Study: Eating disorders affect girls at greater rates than boys

Photo by Waleed Alzuhair via Flickr Creative Commons

A recent study of adolescent girls in the United Kingdom found two-thirds of 13 year olds are afraid of gaining too much weight compared to 40 percent of boys. In fact, the study found that one-quarter of all girls exhibited signs of an eating disorder by skipping meals, fasting or throwing away food to avoid getting fat.

It's one of the first studies of its kind outside of the U.S. to look at body image issues in adolescents. It was conducted by the Institute of Child Health in the U.K., in collaboration with the London School of Hygiene and Tropical Medicine.

The study also found that while just over 10 percent of girls were “extremely worried” about weight issues, only about 5 percent of boys had this “extreme” concern.

The researchers used data from a University of Bristol study “Children of the 90s” which had 7,000 participants aged 13-15.

On the plus side, less than half of 1 percent of teens said they would use laxatives or make themselves sick for weight loss.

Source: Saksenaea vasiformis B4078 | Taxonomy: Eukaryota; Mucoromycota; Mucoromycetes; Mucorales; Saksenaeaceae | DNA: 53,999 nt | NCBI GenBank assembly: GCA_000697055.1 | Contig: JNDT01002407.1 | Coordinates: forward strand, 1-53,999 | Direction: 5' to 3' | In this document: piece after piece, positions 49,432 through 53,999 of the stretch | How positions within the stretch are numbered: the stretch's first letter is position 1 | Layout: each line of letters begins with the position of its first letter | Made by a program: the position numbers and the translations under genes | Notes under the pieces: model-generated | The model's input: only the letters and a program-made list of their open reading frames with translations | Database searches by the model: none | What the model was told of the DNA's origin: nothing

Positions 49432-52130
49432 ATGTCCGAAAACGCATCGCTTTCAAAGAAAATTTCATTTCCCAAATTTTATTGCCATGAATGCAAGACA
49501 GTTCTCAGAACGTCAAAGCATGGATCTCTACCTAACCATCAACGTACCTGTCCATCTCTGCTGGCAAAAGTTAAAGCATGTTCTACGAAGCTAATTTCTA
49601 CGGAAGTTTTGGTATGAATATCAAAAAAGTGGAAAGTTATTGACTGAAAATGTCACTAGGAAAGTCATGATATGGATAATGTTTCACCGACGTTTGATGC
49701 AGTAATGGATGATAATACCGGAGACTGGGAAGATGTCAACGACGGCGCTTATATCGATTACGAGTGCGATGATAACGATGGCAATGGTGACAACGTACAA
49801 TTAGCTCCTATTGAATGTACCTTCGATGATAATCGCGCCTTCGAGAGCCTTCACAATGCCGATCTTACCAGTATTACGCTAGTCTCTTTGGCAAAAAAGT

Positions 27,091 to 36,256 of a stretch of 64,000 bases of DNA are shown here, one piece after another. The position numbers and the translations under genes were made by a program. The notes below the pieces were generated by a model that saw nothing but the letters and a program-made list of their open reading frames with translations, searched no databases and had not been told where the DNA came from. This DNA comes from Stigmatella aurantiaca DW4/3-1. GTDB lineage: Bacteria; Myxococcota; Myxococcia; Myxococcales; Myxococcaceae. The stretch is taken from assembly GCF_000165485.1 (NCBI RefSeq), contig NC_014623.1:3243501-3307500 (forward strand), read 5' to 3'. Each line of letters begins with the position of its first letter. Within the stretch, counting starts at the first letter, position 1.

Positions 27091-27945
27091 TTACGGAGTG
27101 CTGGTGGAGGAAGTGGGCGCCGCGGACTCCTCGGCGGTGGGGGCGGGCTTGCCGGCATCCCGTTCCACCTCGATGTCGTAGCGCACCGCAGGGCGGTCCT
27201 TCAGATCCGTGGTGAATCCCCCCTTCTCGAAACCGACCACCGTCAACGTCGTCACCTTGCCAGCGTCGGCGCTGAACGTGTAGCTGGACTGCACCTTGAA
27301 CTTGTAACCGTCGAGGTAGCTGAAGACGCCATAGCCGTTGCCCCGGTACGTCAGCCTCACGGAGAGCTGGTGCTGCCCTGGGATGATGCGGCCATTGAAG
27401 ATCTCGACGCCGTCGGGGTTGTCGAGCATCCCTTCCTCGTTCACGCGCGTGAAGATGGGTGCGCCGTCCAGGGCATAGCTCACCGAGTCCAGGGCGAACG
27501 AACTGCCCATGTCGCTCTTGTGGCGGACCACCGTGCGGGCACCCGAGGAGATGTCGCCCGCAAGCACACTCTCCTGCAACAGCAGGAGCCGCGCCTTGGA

The findings on binge eating proved interesting. While only 4.6 percent of girls and 5 percent of boys said they did binge eat, of those who did, half of them had gained significant weight by the time they were 15. The study found these teens had “twofold increased odds of being obese at the age of 15.”

“We have found that behaviors typical of an eating disorder are more common in early adolescence than previously thought, and not just in girls, but also in boys, and that they are associated with a range of social and psychological problems in the child,” according to a statement by the study's author Dr Nadia Micali, of England’s National Institute for Health Research.

“Most importantly, we found a connection with certain behaviors and higher weight two years later, which has important public health implications for the prevention of obesity,” according to Micali's statement.